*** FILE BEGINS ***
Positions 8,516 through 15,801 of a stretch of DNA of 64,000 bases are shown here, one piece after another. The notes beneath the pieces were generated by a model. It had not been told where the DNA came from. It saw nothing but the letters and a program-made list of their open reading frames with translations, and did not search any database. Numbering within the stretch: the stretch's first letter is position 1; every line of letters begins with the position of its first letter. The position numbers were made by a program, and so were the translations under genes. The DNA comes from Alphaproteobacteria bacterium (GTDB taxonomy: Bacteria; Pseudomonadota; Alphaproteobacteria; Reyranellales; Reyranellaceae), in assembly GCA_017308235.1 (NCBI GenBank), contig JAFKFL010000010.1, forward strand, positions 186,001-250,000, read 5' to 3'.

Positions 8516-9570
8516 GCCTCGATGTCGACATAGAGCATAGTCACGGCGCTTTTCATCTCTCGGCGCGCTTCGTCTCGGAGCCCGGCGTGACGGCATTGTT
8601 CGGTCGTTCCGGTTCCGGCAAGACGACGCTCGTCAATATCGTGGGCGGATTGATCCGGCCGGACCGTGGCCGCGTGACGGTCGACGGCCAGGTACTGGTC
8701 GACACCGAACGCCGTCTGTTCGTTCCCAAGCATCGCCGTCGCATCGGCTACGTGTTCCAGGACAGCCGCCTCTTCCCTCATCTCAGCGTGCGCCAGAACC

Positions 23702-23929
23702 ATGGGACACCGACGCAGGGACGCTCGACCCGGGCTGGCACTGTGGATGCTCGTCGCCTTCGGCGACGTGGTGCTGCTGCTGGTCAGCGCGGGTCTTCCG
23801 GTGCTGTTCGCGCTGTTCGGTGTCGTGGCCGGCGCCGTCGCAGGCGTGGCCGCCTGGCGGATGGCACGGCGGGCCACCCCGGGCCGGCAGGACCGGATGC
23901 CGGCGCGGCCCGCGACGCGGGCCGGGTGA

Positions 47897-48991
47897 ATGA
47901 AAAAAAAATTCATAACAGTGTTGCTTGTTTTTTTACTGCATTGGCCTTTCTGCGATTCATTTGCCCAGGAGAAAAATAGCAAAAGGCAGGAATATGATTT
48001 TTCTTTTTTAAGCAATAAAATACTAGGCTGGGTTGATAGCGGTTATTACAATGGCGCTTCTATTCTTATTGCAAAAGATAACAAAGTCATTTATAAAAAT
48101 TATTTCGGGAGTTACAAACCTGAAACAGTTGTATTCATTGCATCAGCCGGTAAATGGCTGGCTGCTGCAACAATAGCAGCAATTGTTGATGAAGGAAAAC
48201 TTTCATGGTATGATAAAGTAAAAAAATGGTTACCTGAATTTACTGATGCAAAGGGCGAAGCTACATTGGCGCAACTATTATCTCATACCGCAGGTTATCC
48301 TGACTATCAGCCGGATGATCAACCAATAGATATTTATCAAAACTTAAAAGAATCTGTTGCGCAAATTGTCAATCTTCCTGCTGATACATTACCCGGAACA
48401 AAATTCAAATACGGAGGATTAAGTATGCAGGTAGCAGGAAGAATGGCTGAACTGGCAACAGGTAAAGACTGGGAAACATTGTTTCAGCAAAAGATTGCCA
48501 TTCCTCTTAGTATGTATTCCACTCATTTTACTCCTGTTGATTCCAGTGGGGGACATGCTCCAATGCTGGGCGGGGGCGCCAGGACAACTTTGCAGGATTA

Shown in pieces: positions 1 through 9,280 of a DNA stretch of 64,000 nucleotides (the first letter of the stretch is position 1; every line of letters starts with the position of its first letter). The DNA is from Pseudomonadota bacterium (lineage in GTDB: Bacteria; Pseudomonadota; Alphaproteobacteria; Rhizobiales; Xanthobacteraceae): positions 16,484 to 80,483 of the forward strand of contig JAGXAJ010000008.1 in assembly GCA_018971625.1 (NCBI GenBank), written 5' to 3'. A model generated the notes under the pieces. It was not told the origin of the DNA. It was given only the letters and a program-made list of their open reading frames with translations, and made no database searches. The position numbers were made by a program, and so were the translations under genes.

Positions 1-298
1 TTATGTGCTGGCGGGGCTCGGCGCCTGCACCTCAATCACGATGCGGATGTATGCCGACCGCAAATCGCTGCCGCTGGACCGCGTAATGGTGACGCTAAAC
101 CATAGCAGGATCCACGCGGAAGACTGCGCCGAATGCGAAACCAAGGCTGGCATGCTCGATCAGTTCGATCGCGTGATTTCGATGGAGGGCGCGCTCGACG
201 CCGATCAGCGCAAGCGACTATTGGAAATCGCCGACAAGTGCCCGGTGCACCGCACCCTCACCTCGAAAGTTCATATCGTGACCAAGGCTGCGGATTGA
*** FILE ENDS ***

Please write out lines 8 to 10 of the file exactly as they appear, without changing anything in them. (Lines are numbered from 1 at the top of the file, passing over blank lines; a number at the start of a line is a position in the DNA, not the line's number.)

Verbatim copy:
23801 GTGCTGTTCGCGCTGTTCGGTGTCGTGGCCGGCGCCGTCGCAGGCGTGGCCGCCTGGCGGATGGCACGGCGGGCCACCCCGGGCCGGCAGGACCGGATGC
23901 CGGCGCGGCCCGCGACGCGGGCCGGGTGA

Positions 47897-48991